Les Demoiselles d’Avignon
40cm x 50cm
Les Demoiselles d’Avignon (The Young Ladies of Avignon, formerly known as The Brothel of Avignon) is a large oil painting created in 1907 by Spanish artist Pablo Picasso. The work, which is part of the eternal collection of the Museum of Modern Art, features five nude female prostitutes at the Carrer d’Avinyó (Spanish: Calle de Aviñón [es]), a street in Barcelona. Each figure is shown in a contradictory way of conflict and no one is usually a woman. Women appear less intimidating and are given angular and physically separated. The person on the left shows facial features and dress in Egyptian or southern Asian style. The two nearest figures are depicted in the traditional Iberia style of Spanish descent, while the two on the right are represented by elements similar to African masks. The racial selections made in these masks, according to Picasso, motivated him to “liberate the true art form of coercion, or cruel force.”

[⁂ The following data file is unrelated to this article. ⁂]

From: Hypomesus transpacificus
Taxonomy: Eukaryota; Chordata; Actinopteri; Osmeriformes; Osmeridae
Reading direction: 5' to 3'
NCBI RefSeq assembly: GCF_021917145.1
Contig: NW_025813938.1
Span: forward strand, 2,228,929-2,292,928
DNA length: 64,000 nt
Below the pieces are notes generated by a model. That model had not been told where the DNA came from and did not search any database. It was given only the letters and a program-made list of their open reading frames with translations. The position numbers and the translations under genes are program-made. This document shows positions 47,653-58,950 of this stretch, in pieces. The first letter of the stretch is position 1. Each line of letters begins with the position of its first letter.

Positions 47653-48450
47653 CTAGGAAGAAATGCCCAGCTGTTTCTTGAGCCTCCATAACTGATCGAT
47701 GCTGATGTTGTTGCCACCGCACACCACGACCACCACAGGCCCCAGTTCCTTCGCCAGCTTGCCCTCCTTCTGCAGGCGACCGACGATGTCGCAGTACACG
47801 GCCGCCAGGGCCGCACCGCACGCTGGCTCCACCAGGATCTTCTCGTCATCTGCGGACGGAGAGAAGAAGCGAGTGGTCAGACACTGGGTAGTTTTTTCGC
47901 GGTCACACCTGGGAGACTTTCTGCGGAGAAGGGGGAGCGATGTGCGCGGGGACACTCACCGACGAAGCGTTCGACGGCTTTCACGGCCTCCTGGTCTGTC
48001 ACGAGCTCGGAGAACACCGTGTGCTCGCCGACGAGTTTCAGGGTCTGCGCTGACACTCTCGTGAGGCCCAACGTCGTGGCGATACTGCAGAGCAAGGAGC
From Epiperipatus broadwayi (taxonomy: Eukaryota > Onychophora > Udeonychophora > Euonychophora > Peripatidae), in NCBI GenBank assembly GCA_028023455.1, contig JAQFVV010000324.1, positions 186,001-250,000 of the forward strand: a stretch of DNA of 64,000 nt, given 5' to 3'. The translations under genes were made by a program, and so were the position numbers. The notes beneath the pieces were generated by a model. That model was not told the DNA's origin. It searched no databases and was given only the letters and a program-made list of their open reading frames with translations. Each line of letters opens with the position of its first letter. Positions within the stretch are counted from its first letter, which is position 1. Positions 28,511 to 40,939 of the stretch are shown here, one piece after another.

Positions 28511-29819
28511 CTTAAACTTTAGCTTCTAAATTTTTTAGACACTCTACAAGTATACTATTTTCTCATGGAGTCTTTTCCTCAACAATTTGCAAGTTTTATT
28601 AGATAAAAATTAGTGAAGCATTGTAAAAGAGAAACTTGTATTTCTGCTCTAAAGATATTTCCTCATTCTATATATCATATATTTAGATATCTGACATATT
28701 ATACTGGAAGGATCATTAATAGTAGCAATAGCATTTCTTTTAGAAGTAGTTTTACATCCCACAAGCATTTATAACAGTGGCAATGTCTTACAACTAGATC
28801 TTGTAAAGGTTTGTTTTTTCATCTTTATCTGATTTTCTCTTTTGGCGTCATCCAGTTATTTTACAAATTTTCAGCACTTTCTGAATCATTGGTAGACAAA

In this subtle twist and departure of the idea in the form of a flat, two-dimensional picture plane, Picasso made a complete departure from traditional European painting. This proto-cubist work is widely regarded as the first in the early growth of both cubism and modern art.
Les Demoiselles was revolutionary and controversial and led to widespread disputes and disagreements, even among the artist’s closest friends and acquaintances. Matisse took the job as a joke but reacted indirectly to it in 1908 with his Bathers and Turtle. Georges Braque also initially disliked the painting but perhaps more than anyone else, studied the work in detail. His subsequent friendship and cooperation with Picasso led to a cubist revolution. Its similarities to Cézanne’s The Bathers, a portrait of Paul Gauguin Oviri and El Greco’s Opening of the Fifth Seal have been widely discussed by recent critics.
During its first exhibition in 1916, the painting was considered immoral. The work, painted in Picasso’s studio in Bateau-Lavoir in Montmartre, Paris, first appeared in Salon d’Antin in July 1916, in an exhibition organized by poet André Salmon. It was at this exhibition that Salmon (who originally called the painting in 1912 Le bordel philosophique) named the work with his current, less obscure title, Les Demoiselles d’Avignon, instead of Picasso’s original Bordel d’Avignon. . Picasso, who used to call it my mon bordel (“my brothel”), or Le Bordel d’Avignon, never liked the Salmon title and would instead prefer the introduction of Bowdlerization Las chicas de Avignon (“The Girls of Avignon “).